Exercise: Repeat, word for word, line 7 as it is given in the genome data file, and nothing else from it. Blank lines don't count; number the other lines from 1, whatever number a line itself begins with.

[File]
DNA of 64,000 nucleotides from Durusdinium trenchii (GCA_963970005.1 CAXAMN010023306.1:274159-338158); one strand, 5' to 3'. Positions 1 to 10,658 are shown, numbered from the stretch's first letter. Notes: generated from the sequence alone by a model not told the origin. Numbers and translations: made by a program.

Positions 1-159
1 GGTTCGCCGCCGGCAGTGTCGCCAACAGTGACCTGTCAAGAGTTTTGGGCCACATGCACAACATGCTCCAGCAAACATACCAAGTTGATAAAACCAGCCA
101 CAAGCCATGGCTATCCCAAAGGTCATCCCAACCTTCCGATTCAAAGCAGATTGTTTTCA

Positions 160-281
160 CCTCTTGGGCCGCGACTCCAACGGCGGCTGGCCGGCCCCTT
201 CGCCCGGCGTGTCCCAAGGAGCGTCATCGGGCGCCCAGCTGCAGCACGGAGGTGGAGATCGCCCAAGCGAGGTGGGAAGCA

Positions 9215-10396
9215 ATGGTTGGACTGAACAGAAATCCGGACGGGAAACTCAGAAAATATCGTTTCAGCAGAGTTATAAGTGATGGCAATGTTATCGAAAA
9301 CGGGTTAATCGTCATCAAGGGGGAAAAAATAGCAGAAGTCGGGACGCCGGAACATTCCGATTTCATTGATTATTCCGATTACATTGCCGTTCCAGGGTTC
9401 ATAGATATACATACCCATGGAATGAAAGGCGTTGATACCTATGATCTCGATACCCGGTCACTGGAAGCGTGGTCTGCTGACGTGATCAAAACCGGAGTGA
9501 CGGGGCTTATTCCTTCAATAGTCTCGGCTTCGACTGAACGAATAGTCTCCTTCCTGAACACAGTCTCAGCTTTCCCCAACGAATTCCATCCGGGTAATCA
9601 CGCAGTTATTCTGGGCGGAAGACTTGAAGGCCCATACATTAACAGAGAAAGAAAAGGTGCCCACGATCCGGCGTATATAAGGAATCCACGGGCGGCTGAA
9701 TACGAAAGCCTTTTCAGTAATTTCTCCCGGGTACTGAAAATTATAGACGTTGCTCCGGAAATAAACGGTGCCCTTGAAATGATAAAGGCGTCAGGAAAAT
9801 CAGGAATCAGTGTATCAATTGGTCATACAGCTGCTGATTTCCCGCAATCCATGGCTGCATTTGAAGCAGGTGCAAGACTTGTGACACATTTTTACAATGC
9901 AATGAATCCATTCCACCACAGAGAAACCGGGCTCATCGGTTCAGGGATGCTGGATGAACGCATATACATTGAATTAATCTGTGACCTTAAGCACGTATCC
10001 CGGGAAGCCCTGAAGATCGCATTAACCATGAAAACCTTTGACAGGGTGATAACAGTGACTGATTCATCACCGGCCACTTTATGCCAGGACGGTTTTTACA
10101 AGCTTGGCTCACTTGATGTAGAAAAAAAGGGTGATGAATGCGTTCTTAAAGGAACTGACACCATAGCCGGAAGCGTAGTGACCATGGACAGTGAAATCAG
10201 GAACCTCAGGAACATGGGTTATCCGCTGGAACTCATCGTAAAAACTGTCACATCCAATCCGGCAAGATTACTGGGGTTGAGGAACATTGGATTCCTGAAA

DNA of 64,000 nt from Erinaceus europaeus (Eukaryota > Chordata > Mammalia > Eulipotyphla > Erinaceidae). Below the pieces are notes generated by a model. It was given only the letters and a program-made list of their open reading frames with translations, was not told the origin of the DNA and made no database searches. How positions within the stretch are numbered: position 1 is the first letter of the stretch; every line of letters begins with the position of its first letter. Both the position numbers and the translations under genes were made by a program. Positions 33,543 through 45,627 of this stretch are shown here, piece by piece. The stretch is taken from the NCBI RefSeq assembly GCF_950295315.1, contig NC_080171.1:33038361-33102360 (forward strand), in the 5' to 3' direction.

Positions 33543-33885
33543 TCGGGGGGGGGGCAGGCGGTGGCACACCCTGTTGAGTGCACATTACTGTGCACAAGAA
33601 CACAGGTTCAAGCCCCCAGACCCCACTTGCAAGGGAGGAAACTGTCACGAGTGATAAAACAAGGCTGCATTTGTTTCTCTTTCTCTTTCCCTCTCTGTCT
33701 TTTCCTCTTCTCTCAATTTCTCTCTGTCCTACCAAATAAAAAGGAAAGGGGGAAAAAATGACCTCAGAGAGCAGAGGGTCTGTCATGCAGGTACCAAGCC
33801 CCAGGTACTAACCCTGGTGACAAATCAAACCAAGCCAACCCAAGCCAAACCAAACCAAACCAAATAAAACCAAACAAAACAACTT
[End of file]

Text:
201 CGCCCGGCGTGTCCCAAGGAGCGTCATCGGGCGCCCAGCTGCAGCACGGAGGTGGAGATCGCCCAAGCGAGGTGGGAAGCA